A couple of months ago I ruminated on what the Apple Watch could and couldn’t do (as indicated by Apple’s own descriptions, since the watch itself wasn’t out yet). I also ruminated on what it seemed to be doing right and what it was doing wrong. Now that I’ve actually had one for a bit and have been using it daily, some of my thoughts have changed. Some for the better, and some for the worse.
So it’s time to take a look back at what I got right (ha-ha!) and what I got wrong (boo!).
As someone keen on wearable technology encouraging me to get fit, it felt a little too easy to be cynical about the Apple Watch before getting my hands on one. The battery life sounded poor, it looked kind of bulky, and the lack of built-in GPS made me wonder why I’d want one to go alongside my iPhone. Those issues aren’t miraculously solved, but it turns out the Apple Watch has grown on me a lot already in my short time with it. There are a few good reasons for that, partly due to stock apps and partly due to some of my old favorites.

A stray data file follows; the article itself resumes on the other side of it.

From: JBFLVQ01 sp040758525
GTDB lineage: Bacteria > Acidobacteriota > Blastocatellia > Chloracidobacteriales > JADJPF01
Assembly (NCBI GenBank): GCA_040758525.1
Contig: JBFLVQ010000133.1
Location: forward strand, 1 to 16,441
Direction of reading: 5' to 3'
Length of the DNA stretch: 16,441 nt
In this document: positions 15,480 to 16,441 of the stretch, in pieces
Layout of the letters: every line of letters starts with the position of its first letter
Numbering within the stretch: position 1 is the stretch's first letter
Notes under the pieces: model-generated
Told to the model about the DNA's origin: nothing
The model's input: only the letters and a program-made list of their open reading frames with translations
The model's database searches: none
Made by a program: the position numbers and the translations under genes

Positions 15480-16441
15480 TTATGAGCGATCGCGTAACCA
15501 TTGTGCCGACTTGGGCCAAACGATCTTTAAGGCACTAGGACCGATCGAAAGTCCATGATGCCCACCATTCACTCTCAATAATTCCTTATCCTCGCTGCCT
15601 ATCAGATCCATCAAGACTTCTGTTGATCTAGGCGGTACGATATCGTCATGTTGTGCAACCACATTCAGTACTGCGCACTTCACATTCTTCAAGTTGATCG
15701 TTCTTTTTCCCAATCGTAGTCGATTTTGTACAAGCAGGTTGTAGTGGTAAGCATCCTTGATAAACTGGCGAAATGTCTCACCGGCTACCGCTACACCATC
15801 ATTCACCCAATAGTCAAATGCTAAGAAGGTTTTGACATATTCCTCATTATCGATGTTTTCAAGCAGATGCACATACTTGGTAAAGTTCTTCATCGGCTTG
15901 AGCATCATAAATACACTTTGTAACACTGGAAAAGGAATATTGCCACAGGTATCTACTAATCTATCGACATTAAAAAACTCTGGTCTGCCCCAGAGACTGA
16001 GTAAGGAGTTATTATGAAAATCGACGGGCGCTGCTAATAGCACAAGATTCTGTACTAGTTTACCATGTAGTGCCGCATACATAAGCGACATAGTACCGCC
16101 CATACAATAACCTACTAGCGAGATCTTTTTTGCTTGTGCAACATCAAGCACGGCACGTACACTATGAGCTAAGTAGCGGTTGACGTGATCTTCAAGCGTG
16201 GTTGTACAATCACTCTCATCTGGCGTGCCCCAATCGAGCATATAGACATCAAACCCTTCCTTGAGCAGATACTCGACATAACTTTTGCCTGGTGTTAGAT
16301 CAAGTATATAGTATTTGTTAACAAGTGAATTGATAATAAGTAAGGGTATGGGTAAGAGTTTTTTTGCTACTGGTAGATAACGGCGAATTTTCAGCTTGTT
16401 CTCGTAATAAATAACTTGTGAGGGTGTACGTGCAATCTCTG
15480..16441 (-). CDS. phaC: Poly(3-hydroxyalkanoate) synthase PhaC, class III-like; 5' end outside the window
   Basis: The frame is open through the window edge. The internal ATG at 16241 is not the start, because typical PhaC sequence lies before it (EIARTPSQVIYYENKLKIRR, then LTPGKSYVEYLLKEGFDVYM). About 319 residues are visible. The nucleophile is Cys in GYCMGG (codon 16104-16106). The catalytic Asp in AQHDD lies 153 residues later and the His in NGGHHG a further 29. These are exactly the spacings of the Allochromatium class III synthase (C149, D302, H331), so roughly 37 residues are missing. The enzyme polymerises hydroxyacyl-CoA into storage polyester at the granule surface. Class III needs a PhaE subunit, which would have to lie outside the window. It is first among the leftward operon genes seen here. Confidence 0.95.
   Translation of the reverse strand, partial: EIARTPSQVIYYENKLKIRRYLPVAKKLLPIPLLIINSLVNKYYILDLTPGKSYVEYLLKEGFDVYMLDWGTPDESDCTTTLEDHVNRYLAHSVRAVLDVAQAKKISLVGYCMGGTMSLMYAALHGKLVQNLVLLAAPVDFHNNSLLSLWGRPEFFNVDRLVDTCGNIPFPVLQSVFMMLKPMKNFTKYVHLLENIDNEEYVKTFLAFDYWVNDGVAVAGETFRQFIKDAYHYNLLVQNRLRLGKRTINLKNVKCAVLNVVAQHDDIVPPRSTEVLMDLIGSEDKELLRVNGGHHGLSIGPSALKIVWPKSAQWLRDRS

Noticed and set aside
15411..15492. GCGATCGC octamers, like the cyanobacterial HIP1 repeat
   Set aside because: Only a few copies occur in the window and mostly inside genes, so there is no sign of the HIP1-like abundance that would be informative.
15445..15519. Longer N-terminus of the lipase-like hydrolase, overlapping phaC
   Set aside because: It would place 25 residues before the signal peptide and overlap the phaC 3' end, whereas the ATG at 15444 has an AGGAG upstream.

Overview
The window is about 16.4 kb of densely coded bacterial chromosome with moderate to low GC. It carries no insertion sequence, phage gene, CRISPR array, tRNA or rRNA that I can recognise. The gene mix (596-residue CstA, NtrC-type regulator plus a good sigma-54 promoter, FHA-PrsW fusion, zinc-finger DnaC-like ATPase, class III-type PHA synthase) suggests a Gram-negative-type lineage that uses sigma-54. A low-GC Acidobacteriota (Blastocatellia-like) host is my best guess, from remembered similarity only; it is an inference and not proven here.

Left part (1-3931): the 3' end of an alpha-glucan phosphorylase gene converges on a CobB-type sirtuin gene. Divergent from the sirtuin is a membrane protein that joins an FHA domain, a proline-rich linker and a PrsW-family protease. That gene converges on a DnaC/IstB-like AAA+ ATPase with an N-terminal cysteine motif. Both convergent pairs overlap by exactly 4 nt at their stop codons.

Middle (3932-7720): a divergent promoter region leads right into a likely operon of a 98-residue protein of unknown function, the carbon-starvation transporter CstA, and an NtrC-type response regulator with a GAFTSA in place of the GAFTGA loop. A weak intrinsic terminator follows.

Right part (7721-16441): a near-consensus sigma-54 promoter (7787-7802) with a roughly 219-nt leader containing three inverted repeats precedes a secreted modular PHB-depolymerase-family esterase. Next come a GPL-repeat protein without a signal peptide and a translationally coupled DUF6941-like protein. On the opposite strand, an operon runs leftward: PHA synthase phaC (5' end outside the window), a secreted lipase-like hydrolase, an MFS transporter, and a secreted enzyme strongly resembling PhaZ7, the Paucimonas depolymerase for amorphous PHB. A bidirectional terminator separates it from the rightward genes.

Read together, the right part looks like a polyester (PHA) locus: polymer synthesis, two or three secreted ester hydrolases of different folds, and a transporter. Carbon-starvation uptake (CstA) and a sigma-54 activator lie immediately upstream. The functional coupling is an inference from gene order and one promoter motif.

’Tis the season for movies with obscenely large budgets, and often obscenely larger explosions. There are a lot of big films that have just come out, are coming out, or will be out soon - to the point where it can be difficult to keep up. But don’t fret! 148Apps has got you covered with our list of nine apps to make your moviegoing experiences easier.
Innovations at Apple are great, of course, but how does the Apple Watch perform as an actual watch? It’s something that few of us have probably given much thought because we were too busy wondering if this would be the next big thing for Apple in terms of gaming and app design.
Turns out it works much better than you’d expect.